A House proposal that would have eliminated the one-eighth of one percent conservation sales tax, which accounts for 60-percent of the Department of Conservation’s budget, has been withdrawn.
State Representative Craig Redmon says he filed the resolution to spark debate with the department, and feeling he has succeeded in starting that debate, decided to withdraw it after meeting with Conservation officials. Redmon doesn’t like that there is no sunset clause or periodic review built into the tax.
“When you don’t ever vote on a tax again, when that tax goes on for infinity, it could have the potential of taking away some accountability,” said Redmon. “Everybody thinks government should be more transparent and more accountable. And with this policy, I felt like that was a problem.”
Conservation Deputy Director Tim Ripperger says the conservation sales tax brings in approximately 107 million dollars a year, and says produces almost five times that amount in state and local taxes.
“Because of the fish and wildlife related activity, spending on recreation and the forest products industry, that tax generates 507 million dollars of state and local taxes throughout Missouri,” says Ripperger. “So, it’s been a real economic boom for the state when you look at it.”
The Department of Conservation does not receive general revenue funds.
Redmon says people saw his proposal and accused him of hating the conservation department and of trying to end it, but Redmon says he actually likes the department and was trying to fix a potential problem.
“What would happen if somebody would [offer a proposal to eliminate the conservation tax] and actually get it passed, then where would we be?” said Redmon. “That is the big discussion problem.”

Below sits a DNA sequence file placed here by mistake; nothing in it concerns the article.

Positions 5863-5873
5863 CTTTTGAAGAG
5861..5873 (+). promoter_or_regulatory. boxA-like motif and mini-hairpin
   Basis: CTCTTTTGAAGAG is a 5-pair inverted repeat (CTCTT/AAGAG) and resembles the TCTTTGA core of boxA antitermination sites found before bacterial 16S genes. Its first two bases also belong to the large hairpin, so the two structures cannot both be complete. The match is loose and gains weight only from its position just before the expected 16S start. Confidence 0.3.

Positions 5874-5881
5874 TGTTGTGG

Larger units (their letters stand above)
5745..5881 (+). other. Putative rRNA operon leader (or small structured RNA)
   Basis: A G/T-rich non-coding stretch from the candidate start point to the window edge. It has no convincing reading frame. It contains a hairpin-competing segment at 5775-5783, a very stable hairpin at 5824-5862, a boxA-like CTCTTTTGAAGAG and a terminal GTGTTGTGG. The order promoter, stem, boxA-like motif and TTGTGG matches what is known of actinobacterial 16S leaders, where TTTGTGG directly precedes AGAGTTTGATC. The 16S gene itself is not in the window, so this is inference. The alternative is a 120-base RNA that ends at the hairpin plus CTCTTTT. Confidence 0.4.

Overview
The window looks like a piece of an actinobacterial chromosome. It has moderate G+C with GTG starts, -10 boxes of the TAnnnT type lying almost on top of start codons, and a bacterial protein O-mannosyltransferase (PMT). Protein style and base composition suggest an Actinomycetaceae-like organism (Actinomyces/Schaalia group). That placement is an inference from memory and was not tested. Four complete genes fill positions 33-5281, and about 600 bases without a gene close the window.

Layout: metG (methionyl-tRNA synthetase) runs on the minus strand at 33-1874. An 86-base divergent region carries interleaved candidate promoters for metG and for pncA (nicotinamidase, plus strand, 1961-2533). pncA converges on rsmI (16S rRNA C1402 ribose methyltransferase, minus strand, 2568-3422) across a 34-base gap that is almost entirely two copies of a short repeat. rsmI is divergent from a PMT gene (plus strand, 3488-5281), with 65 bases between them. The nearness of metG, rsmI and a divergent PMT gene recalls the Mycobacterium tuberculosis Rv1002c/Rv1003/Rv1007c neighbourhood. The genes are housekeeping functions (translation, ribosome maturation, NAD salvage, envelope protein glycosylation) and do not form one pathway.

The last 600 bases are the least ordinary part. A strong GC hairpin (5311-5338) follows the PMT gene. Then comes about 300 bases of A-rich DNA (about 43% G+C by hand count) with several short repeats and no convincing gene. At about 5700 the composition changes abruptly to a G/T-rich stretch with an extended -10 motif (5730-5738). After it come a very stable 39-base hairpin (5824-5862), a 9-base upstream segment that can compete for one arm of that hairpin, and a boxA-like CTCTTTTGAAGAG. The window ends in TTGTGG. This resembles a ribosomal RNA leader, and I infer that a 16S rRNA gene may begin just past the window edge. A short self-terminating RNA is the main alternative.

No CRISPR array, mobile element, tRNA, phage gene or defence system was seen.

Ripperger says the department is truly appreciative that Redmon has withdrawn the proposal.
“Anytime you’re looking at a piece of legislation that could impact your budget by 60-percent, obviously that’s significant,” said Ripperger. “We’re encouraged that Representative Redmon has sat down with us, talked to us, worked with us, will work through the process, and we’re encourage the proposal has been withdrawn.”
Ripperger says Redmon has indicated that he would like to see more oversight on the department. Ripperger says he understands and respects his views on that.
Redmon has been the chairman of the Appropriations Committee for Agriculture, Conservation, and Natural Resources for the past two years. That committee will hear testimony from the Conservation Department about its budget on Monday.
While Redmon’s proposal has been eliminated, the Conservation Commission of Missouri put out a release on Friday expressing its concern over several other measures, including separate proposals from Senator Brian Munzlinger (R-Williamstown) that would eliminate hunting, fishing, and permitting fees for Missouri residents; and from Representative Bryan Spencer (R-Wentzville) that would ask voters to reduce the conservation sales tax from one-eighth to one-sixteenth of a cent.